The comet 67/P Churyumov-Gerasimenko vents gas and dust into space. Credit: ESA/Rosetta/MPS for OSIRIS Team MPS/UPD/LAM/IAA/SSO/INTA/UPM/DASP/IDA
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The comet 67/P Churyumov-Gerasimenko vents gas and dust into space. Credit: ESA/Rosetta/MPS for OSIRIS Team MPS/UPD/LAM/IAA/SSO/INTA/UPM/DASP/IDA

For the first time, an aurora is seen around a comet

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Sep 28, 2020, 9:00 AM EDT (Updated)

Just when I thought the Rosetta mission couldn't surprise me any more, it does exactly that. Using multiple instruments on board the spacecraft, scientists found that the comet 67P/Churyumov-Gerasimenko has a glowing aurora! Faint, but it's there, and it's definitely what I would classify as an actual aurora.

That's bizarre, and cool.

An aurora on Earth is a glow in the sky caused by subatomic particles streaming away from the Sun. The Earth has a magnetic field, like a giant bar magnet, and that accelerates the electrons in the solar wind as they approach the Earth. It funnels them to the north and south magnetic poles (which are relatively close to the physical poles) where they slam into our atmosphere. They hit the oxygen and nitrogen and give those electrons energy, sometimes even knocking them right off the atoms and molecules. When the electrons release that energy (or recombine with the atoms), they emit light at a specific wavelength — color. What we see down on the ground is a beautiful and eerie sheet of color; green, red, even pink, and blue, depending on the kind of atom or molecule.

This is why I was surprised at the news about the comet 67P. Comets don't have magnetic fields, certainly not ones strong enough to accelerate electrons. So how do they generate an aurora? And how did the scientists figure it out?

"Dune" aurora seen from Laitila, Finland in October 2018. Credit: Pirjo Koski

The Rosetta spacecraft arrived at the comet in 2014 after a ten-year journey through space. It orbited 67P for three years, taking incredible images and measurements of the comet and its environment. It was using data from multiple instruments onboard that scientists teased out the information about the cometary glow.

Comets are composed of a solid nucleus made of rock and ice (which are themselves things we think of as gases on Earth: carbon monoxide, carbon dioxide, water, and so on). When it nears the Sun, the heat causes those ices to turn into a gas that surrounds the nucleus (in a cloud called the coma). Ultraviolet light from the Sun can zap those atoms, exciting their electrons and causing them to emit light. But that's not an aurora; it's similar, but it's caused by light, not electrons. That light is called dayglow (we see something similar in Earth's atmosphere as well).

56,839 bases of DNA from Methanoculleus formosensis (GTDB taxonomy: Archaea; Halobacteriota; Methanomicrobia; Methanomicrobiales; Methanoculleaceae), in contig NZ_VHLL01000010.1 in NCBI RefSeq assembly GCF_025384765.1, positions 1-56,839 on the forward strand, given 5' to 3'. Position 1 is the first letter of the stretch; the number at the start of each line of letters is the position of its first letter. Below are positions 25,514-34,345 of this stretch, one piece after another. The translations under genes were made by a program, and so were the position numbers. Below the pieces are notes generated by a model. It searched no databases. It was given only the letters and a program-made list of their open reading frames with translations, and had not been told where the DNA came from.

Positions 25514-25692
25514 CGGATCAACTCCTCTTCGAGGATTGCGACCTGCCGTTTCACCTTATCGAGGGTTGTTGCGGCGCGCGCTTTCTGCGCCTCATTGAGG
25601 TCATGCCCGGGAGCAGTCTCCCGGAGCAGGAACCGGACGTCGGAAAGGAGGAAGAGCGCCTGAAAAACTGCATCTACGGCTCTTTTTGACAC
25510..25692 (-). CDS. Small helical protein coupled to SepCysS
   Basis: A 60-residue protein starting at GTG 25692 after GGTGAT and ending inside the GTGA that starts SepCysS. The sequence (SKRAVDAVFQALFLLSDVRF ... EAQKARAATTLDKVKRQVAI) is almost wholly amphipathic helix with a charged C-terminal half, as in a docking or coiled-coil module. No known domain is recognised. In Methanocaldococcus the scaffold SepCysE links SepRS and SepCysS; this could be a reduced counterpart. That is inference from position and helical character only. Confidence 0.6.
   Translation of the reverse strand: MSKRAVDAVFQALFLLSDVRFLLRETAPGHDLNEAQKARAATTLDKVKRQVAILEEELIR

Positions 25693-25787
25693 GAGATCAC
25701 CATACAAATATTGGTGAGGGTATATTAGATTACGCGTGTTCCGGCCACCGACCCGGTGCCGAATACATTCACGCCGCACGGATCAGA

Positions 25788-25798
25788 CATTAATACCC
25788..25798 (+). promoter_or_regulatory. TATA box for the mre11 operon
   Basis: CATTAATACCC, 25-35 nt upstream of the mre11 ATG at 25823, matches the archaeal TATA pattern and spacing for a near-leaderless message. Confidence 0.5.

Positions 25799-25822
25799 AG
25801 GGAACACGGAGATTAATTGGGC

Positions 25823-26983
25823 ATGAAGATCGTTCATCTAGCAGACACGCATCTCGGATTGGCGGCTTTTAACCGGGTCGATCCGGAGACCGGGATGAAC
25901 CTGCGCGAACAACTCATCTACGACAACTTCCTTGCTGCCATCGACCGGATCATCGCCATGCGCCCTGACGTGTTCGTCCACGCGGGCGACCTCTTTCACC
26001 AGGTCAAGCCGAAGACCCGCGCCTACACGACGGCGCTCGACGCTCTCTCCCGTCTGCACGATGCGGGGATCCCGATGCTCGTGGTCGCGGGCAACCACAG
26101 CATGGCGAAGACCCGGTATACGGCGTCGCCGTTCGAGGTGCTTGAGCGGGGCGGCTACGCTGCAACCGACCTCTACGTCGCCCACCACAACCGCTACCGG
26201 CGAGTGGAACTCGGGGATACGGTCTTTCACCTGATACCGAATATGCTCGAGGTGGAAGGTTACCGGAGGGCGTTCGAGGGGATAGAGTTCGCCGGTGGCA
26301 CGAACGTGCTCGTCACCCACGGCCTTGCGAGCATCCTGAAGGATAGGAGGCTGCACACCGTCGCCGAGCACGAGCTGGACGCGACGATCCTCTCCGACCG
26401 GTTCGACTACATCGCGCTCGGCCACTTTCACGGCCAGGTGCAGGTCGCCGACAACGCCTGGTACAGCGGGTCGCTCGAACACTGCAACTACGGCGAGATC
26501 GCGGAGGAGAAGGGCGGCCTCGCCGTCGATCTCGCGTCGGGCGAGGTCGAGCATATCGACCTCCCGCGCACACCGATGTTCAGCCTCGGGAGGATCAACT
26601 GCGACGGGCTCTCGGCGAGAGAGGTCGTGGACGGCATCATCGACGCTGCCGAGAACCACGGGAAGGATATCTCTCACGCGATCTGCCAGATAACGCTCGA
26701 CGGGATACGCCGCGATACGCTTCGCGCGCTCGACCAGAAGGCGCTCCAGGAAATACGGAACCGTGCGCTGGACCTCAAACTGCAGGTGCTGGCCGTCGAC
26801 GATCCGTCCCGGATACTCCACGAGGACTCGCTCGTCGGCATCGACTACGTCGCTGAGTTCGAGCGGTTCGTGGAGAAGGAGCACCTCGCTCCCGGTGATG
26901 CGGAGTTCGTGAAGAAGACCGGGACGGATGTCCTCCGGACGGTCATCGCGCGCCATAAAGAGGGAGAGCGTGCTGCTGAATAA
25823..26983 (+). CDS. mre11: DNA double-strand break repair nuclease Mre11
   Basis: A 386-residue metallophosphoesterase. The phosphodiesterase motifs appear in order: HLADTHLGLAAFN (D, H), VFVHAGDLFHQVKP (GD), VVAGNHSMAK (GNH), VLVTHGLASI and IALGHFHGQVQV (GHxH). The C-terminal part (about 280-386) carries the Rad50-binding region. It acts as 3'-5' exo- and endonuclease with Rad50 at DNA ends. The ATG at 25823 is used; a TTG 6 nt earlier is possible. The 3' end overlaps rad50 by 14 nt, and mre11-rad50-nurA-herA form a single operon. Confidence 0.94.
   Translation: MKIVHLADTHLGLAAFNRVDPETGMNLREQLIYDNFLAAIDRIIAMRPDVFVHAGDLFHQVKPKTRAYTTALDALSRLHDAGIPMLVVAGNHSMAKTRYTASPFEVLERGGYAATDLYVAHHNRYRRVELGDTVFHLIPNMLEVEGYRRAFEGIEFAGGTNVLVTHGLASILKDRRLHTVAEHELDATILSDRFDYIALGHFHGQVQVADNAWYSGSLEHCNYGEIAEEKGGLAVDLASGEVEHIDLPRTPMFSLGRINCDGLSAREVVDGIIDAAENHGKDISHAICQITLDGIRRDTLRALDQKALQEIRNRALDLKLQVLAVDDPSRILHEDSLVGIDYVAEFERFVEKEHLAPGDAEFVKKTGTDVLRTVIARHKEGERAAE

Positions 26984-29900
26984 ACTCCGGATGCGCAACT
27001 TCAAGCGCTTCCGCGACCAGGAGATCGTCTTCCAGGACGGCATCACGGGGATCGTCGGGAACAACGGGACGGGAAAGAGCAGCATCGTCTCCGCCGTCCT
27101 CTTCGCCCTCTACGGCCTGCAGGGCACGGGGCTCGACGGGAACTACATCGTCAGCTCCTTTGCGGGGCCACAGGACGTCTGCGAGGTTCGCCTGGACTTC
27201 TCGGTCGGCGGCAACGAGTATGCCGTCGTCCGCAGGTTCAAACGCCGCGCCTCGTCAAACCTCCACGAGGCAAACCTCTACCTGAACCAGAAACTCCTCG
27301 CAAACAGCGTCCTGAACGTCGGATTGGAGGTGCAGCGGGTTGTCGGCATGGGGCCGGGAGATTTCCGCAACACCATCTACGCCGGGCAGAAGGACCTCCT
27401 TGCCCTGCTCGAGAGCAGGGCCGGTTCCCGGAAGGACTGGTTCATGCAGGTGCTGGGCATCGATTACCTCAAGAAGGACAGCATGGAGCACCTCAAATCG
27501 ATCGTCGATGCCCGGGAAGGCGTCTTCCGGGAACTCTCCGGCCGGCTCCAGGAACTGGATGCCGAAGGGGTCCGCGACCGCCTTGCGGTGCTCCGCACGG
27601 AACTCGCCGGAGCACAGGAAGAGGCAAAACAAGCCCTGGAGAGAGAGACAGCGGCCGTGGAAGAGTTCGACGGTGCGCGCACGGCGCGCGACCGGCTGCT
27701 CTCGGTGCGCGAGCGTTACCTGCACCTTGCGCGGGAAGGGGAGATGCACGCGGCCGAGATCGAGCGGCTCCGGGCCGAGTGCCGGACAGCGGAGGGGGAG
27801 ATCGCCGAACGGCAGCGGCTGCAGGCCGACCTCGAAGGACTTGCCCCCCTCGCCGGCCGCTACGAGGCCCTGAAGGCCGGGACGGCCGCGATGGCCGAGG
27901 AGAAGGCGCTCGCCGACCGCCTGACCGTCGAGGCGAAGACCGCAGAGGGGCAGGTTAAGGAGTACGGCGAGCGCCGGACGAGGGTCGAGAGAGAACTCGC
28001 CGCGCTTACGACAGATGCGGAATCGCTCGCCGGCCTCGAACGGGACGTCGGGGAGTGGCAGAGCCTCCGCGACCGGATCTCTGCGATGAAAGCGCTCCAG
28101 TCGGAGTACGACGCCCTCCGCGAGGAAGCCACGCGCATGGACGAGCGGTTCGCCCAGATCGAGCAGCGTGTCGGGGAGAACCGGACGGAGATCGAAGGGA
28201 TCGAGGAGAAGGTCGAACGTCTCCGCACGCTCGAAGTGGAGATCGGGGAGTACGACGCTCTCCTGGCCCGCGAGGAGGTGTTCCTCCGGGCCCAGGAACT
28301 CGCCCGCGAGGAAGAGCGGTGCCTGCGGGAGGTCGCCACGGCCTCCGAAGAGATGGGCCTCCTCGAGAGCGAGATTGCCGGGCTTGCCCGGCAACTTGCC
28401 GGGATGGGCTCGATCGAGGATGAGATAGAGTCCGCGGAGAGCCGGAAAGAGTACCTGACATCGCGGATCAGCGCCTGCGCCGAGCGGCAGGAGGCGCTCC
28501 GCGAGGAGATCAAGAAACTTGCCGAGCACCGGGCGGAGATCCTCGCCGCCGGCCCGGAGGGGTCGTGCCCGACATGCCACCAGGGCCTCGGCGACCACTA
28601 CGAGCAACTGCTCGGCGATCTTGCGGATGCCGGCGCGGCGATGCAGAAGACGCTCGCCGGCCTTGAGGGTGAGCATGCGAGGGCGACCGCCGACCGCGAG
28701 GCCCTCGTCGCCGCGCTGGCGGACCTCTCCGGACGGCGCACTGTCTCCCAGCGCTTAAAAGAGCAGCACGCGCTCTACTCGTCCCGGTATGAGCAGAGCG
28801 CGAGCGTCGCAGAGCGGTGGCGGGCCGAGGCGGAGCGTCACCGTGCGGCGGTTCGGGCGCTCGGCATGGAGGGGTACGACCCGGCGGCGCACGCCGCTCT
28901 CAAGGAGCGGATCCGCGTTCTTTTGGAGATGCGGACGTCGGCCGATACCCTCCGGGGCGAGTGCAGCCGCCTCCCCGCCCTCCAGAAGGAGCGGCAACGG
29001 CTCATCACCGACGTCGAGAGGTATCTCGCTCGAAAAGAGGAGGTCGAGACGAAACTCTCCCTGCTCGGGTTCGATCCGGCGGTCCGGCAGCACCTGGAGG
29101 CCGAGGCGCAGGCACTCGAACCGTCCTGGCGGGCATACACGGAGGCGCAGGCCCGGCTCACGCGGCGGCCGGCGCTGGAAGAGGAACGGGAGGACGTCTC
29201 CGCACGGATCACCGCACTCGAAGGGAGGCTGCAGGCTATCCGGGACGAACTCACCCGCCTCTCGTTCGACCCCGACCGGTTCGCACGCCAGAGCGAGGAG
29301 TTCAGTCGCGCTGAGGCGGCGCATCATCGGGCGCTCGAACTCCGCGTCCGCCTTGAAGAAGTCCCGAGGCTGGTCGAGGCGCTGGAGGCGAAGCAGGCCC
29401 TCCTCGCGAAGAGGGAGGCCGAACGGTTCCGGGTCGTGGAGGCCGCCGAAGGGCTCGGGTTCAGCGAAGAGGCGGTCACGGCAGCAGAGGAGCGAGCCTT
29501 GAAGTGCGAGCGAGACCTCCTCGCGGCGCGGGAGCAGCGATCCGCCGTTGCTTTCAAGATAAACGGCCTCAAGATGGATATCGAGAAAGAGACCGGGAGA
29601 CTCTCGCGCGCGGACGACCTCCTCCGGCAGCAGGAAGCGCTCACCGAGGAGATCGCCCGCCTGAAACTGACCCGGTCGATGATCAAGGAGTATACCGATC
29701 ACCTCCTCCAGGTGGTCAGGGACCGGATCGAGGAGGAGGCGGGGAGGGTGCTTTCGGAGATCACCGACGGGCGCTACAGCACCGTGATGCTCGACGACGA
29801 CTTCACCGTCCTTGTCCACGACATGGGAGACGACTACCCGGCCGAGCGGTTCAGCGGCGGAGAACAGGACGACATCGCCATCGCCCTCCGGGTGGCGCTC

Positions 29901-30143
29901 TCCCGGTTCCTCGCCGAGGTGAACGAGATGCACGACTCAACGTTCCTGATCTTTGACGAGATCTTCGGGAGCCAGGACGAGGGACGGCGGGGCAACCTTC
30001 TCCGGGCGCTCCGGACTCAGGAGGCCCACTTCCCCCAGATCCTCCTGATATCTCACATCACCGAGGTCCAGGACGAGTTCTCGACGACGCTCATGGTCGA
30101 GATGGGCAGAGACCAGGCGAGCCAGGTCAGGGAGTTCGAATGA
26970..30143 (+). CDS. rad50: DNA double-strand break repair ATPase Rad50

But there is another glow they measured at the comet, ultraviolet light coming from hydrogen and oxygen. This glow was coming from a shadowed part of the nucleus, which meant it wasn't coming from atoms getting hit by sunlight. That means the atoms must be excited by energetic electrons pinging into them.

Schematic diagram of how a comet aurora is generated. Electrons in the solar wind are accelerated near the comet, which breaks up water molecules, and the atoms glow in ultraviolet. Credit: ESA

That glow was seen by an instrument called Alice, a camera that can see in the ultraviolet. The scientists then used other instruments to figure out what else was going on. The Rosetta Plasma Consortium electron spectrometer could measure high-energy electrons and where they came from (the Sun). Molecules of water were detected by several other instruments, and from all this they put together a picture of events.

Electrons from the solar wind approach the comet. There's no magnetic field there to accelerate them, but there is a cloud of ionized atoms and molecules surrounding the comet. These charged particles create an overall electric field, weak and diffuse, but strong enough. When a solar wind electron flows into this field, it still gets accelerated. The electrons slam into the water molecules, breaking them apart into oxygen and hydrogen. These electrons in the atoms are excited (have extra energy), and they release that energy in the form of ultraviolet light.

That UV light is the glow of the aurora. It's diffuse because the cloud around the comet nucleus is diffuse, so not like Earth's where we see the energy shaped into sheets and ribbons by our magnetic field. But the solar wind electrons were indeed accelerated, so I'm comfortable calling that an aurora.

We see aurorae around other astronomical bodies; Jupiter and Saturn have intense ones, Mars has a weak one, and Venus kinda sorta has one, though there's no local magnetic field involved. Some moons have one (like Ganymede), and aurorae have even been detected on rogue planets and other stars! But this is the first time it's ever been seen at a comet.

And this is the first comet that's been examined for an extended period up close, I'll note. Every comet that gets near the Sun generates a coma, so any comet with a cloud of gas around it should make an aurora as well. That's pretty cool! And useful; it allows scientists to study the composition of comets, the behavior of their comae, and even understand better the solar wind. Quite the bargain.

And this happened by putting together many observations from multiple instruments on Rosetta long after the mission ended and the spacecraft was shut down after touching down on 67P's surface. It shows that missions end, but science never does. There's always more to learn, even from older data.

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